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  • 1. MMMiiisssrrreeeppprrreeessseeennntttaaatttiiiooonnn ooofff AAAnnnccciiieeennnttt IIInnndddiiiaaa aaannnddd HHHiiinnnddduuuiiisssmmmiiinnn AAAmmmeeerrriiicccaaannn SSSccchhhoooooolll TTTeeexxxtttbbbooooookkksss[History Today (Journal of the Indian History and Culture Society, New Delhi), Vol. VII,2005-2006, pp. 72-89]By Vishal Agarwal∗(With inputs from Hindu Education Foundation and The Vedic Foundation)1.0 Academic Hinduphobia and American School TextbooksNumerous studies have demonstrated the prevalence of strong bias towards the history ofAncient India leading to Hinduphobia at all academic levels in the United States.1Strangely, bias of this kind is missing from the books which besides Hinduism also dealwith Christianity, Judaism and Islam. Due to this researchers specializing in pedagogyhave noted that children from Indian or Hindu heritage often feel ashamed of theiridentity as a result of this prejudice.2Several middle school students,3or adult second-generation Indian Americans,4who had studied about India and Hinduism in theiryounger years in American schools, have complained that they suffered adversepsychological effects. Parents of such children have also spoken out about the problemsthat they faced when their children came home, feeling traumatized (‘Will I be burned on∗Minneapolis, USA1See the following articles on this phenomenon:Rajiv Malhotra (2001), “Stereotyping Hinduism in American Education,” available online athttp://www.sulekha.com/blogs/blogdisplay.aspx?cid=970Rajiv Malhotra and Dave Freedholm (2002), ‘Hinduism in American Classrooms,” available online athttp://www.sulekha.com/blogs/blogdisplay.aspx?cid=4419Dave Freedholm (2003), “Women and Hinduism in U.S. Textbooks,” available online athttp://www.sulekha.com/blogs/blogdisplay.aspx?cid=4564Sankrant Sanu (2002), “Are Hinduism Studies Prejudiced? A look at Microsoft Encarta,” available onlineat http://www.sulekha.com/blogs/blogdisplay.aspx?cid=4499Alex Alexander (2005), “Indian Identity in American Schools,” available online athttp://www.sulekha.com/blogs/blogdisplay.aspx?cid=40752Yvette Rosser. “The Clandestine Curriculum. Temple of Doom in the Classroom.” 2001. In ‘Educationabout Asia,’ vol. 6, Number 3, Winter 20012Yvette Rosser (2001), “Stereotypes in Schooling: Negative Pressures in the American Schooling Systemon Hindu Identity Formation,” in ‘Teaching South Asia: An Internet Journal of Pedagogy,’ vol. I, issue 1,Winter 2001. Available online at http://www.mssu.edu/projectsouthasia/tsa/VIN1/Rosser.htm3See Trisha Pascricha’s account “How US Schools Misrepresent Hinduism” available online athttp://www.hvk.org/articles/1003/0.htmlThere is no doubt that such negative and prejudiced portrayals render Indian American children vulnerableto racist attacks by their classmates. See for instance the reminiscence of Professor Sreenath Srinivasan,“Making Peace with Oscar,” available online at http://www.rediff.com/news/2000/mar/25clint.htmThe author has personally witnessed public testimonies of several school Indian-American childrennarrating their depressing experiences to California Education Board officials in Sacramento (California)on 27 February 2006. These have been recorded in my “Report on Sacramento Hearing” available online athttp://www.india-forum.com/articles/95/14See Niraj Mohanka’s “California Textbook Wars, Forgetting the Child- the Heart of the Matter” availableonline at http://www.india -forum.com/articles/90/1/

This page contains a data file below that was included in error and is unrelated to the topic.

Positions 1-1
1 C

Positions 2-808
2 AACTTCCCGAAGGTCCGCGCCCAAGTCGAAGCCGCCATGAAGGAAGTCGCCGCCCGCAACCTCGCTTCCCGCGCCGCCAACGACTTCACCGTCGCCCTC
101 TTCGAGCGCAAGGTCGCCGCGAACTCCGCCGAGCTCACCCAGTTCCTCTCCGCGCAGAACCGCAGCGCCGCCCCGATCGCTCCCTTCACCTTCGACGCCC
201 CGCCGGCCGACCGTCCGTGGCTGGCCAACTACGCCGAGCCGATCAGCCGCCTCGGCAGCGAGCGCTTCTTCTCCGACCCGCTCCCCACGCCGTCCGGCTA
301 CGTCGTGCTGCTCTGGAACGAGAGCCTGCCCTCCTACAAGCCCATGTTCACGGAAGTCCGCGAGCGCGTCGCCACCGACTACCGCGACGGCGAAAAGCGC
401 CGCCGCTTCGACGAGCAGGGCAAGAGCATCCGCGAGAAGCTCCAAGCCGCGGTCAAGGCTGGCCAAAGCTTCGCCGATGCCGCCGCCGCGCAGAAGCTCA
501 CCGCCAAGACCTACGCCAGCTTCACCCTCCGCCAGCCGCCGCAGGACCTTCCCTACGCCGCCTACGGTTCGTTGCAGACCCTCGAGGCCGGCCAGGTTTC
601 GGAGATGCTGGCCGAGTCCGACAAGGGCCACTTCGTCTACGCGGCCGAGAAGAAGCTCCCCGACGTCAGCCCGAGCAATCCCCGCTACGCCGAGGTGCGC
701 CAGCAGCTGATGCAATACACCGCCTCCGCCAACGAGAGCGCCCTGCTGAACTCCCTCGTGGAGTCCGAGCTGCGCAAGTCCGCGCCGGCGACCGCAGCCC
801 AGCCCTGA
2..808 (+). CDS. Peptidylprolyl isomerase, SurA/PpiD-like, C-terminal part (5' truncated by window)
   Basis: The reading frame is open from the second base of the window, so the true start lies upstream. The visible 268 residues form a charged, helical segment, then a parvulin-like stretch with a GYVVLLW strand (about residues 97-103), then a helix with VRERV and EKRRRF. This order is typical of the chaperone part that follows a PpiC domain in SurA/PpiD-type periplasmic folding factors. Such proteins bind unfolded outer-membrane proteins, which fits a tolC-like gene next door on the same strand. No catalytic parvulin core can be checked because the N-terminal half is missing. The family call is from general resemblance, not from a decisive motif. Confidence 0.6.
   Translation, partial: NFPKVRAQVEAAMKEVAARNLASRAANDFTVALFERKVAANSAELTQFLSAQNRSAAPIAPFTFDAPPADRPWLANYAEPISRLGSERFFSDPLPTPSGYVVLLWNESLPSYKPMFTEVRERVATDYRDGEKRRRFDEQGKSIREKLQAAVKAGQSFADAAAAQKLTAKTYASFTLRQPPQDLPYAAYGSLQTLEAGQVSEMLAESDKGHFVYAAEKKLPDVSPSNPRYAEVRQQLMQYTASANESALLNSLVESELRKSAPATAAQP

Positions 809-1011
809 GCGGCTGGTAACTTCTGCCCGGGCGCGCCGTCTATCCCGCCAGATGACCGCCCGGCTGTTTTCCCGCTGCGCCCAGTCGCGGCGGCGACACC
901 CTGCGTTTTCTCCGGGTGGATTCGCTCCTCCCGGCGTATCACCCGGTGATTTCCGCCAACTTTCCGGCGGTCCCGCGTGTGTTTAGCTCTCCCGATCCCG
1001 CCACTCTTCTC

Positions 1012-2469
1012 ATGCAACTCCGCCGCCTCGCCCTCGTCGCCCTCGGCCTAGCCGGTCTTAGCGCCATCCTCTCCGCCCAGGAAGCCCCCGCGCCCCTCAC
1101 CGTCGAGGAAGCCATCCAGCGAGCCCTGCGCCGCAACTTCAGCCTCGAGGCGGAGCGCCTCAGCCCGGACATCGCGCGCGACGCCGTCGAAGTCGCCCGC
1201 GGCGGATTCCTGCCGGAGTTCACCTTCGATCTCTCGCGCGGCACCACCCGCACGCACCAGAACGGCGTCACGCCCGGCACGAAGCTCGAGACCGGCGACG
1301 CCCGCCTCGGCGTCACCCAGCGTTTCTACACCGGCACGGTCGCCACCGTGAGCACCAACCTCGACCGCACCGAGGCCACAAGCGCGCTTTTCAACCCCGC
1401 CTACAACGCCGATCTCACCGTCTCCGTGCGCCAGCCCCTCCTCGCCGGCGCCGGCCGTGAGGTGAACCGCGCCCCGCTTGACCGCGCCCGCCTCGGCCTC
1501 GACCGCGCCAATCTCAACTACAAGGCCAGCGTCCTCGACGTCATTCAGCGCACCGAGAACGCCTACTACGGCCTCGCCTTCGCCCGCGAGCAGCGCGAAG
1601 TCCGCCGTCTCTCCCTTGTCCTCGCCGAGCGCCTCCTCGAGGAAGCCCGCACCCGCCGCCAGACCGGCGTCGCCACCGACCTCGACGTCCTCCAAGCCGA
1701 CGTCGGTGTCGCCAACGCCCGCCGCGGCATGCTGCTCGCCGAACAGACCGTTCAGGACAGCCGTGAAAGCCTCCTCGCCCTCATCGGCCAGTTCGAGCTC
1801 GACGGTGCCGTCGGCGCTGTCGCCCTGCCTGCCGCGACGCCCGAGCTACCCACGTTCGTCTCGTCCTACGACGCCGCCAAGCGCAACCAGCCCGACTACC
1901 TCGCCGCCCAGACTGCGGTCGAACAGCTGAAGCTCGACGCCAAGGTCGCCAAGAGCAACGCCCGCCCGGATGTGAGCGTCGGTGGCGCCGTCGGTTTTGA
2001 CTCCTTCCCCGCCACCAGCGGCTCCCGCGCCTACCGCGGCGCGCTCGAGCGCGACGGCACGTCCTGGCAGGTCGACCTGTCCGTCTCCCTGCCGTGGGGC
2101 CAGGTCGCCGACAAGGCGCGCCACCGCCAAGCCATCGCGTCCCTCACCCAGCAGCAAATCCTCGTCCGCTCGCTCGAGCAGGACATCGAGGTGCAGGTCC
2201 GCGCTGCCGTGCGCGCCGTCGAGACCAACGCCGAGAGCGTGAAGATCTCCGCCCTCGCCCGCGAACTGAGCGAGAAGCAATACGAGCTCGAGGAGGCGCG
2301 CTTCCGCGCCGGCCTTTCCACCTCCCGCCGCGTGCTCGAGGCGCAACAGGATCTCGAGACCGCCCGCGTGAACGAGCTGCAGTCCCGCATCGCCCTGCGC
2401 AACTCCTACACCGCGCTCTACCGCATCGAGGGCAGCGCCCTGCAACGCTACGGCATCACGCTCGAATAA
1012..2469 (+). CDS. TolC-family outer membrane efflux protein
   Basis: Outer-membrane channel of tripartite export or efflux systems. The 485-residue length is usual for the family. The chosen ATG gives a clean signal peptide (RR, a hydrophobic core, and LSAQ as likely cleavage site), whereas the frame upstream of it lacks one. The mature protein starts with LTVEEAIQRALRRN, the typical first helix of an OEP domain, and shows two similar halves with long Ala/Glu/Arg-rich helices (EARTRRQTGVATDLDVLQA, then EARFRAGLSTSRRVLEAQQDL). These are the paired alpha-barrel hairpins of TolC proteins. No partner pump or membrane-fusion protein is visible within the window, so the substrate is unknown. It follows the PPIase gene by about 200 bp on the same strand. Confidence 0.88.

• 2. Misrepresentation of Hinduism and Ancient India in American School Textbooks / p. 2my husband’s pyre?’), insulted and slighted, and declared that they want to disown theirown heritage (‘I do not want to be a Hindu’).5Some Indian parents have approachedschools and education boards in the United States on their own to offer alternate coursematerial and classes in an effort to counter this negative propaganda.6The results of suchinitiatives have been mixed so far.2.0 American Textbook Reform InitiativeThe sixth grade textbooks in the progressive state of California are no exception to thiswidespread pattern of academic Hinduphobia. Every six years, California revises itshistory textbooks for grade VI (equivalent to ‘6thstandard’ in India). These books coverall ancient civilizations and also have extensive sections and chapters on Christianity,Judaism, Buddhism, Hinduism and other religions, whether living or extinct. Islam iscovered in seventh grade textbooks (which cover the medieval period), and so are laterdevelopments in Christianity. The periodic adoption of textbooks is preceded byextensive public review and comment, allowing for various advocacy groups to reviseand improve these textbooks and eliminate errors or biases. There were nine proposedtextbooks for grade VI, and six for grade VII during the recent cycle of textbook adoptionprocess. The publishers and titles of the former are listed below:1. Teachers’ Curriculum Institute’s History Alive! (henceforth TCI)2. McDougal Littell’s World History - Ancient Civilizations3.Houghton Mifflin’s History Social Science, World History, Ancient Civilizations4. MacMillan/McGraw-Hill’s Our World (henceforth ‘MacMillan’)5. Harcourt’s Ancient Civilization6. Holt, Rinehart, Winston’s World History - Ancient Civilizations (henceforth‘Holt’)7. Pearson - Prentice Hall’s History of Our World (henceforth ‘Pearson’)8. Oxford University Press’ The Ancient South Asian World (henceforth ‘OUP’)9. Glencoe/McGraw-Hill’s Discovering Our Past - Ancient Civilizations(henceforth ‘Glencoe’)Books 2 and 3 are identical as far as their text is concerned. Book 9 reproduces verbatima lot of material from book 4 because both are printed by McGraw Hill.Two Hindu-American organizations named ‘The Vedic Foundation (henceforth ‘VF’,homepage at http://thevedicfoundation.org/)’ and ‘The Hindu Education Foundation5See in this regard, see “Parents frustrated by Portrayal of Hinduism in California Textbooks,” in IndiaPost, issue dt. 06 January 2006. Text available online athttp://letindiadevelop.org/irochtc/html/IndiaPost_01-06-06.htm6See as examples the following articles in American newspapers:“Mona Vijaykar battles to get Misrepresentation of India removed from Textbooks,” appearing in thenewspaper ‘India Abroad,’ issue dt. 11 August 2004, and available online athttp://letindiadevelop.org/irochtc/html/IndiaAbroadAugust2003.pdf“Putting a Spotlight on Indian History” in ‘The Mercury News’ (a newspaper in the San Jose area), issue dt.29 July 2003“Wiping Stereotypes of India off the Books” in ‘The Washington Post,’ issue dt. 17 April 2005. Availableonline at http://www.washingtonpost.com/wp-dyn/articles/A59613-2005Apr16.html